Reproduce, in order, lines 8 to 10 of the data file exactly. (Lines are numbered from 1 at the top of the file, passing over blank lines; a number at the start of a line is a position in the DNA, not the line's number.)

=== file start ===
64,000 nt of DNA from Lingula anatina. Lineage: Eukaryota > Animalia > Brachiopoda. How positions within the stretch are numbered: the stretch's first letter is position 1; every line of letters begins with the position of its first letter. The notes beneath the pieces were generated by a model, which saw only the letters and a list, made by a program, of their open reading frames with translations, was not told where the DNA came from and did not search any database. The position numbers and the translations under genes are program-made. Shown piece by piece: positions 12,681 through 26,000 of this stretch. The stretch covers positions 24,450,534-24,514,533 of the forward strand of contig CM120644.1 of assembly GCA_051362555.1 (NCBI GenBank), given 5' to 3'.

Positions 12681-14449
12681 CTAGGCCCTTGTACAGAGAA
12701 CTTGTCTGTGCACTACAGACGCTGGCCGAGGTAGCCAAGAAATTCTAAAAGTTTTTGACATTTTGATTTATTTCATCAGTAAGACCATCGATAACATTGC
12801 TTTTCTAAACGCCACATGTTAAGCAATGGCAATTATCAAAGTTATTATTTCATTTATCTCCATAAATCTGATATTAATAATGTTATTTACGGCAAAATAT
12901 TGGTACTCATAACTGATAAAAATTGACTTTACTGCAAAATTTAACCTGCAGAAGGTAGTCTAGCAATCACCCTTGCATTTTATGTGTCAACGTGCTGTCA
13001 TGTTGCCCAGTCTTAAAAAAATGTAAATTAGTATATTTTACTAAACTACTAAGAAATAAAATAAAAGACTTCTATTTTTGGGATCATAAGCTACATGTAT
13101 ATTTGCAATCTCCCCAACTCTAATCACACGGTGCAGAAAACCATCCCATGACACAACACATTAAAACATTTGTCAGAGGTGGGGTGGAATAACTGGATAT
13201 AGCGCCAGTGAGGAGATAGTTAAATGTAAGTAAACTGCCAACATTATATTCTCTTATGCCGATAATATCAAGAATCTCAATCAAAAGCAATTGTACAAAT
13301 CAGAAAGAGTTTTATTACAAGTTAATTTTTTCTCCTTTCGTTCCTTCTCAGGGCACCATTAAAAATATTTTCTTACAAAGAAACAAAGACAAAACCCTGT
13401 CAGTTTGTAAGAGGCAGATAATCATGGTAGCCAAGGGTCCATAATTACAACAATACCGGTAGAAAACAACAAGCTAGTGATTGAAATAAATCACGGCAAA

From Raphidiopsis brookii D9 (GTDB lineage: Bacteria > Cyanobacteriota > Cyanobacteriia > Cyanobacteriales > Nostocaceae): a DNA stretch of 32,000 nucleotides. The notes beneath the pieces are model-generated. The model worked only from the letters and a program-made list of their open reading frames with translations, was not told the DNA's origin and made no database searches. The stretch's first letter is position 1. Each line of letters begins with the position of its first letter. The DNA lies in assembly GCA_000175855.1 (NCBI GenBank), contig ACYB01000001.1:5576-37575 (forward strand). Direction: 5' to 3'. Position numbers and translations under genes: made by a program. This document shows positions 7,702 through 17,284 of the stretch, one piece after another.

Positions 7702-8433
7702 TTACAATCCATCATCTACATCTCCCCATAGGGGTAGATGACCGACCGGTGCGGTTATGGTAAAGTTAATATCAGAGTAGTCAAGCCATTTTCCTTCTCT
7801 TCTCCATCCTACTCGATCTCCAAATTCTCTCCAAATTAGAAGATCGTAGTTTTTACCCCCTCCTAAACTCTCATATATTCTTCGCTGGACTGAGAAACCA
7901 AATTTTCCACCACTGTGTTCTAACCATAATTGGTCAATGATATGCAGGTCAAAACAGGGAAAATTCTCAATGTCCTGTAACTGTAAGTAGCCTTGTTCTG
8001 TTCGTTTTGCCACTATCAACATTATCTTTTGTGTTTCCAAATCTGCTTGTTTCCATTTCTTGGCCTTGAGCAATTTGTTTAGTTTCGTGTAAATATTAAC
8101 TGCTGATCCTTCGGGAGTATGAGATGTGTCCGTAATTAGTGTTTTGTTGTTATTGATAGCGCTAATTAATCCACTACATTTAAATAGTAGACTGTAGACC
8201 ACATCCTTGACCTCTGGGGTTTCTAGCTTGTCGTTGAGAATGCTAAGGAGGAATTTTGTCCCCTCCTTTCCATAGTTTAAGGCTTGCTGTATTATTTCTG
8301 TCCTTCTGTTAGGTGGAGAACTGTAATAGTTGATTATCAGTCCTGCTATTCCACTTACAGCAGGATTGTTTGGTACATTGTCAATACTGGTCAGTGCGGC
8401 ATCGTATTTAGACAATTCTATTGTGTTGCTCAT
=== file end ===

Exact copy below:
13101 ATTTGCAATCTCCCCAACTCTAATCACACGGTGCAGAAAACCATCCCATGACACAACACATTAAAACATTTGTCAGAGGTGGGGTGGAATAACTGGATAT
13201 AGCGCCAGTGAGGAGATAGTTAAATGTAAGTAAACTGCCAACATTATATTCTCTTATGCCGATAATATCAAGAATCTCAATCAAAAGCAATTGTACAAAT
13301 CAGAAAGAGTTTTATTACAAGTTAATTTTTTCTCCTTTCGTTCCTTCTCAGGGCACCATTAAAAATATTTTCTTACAAAGAAACAAAGACAAAACCCTGT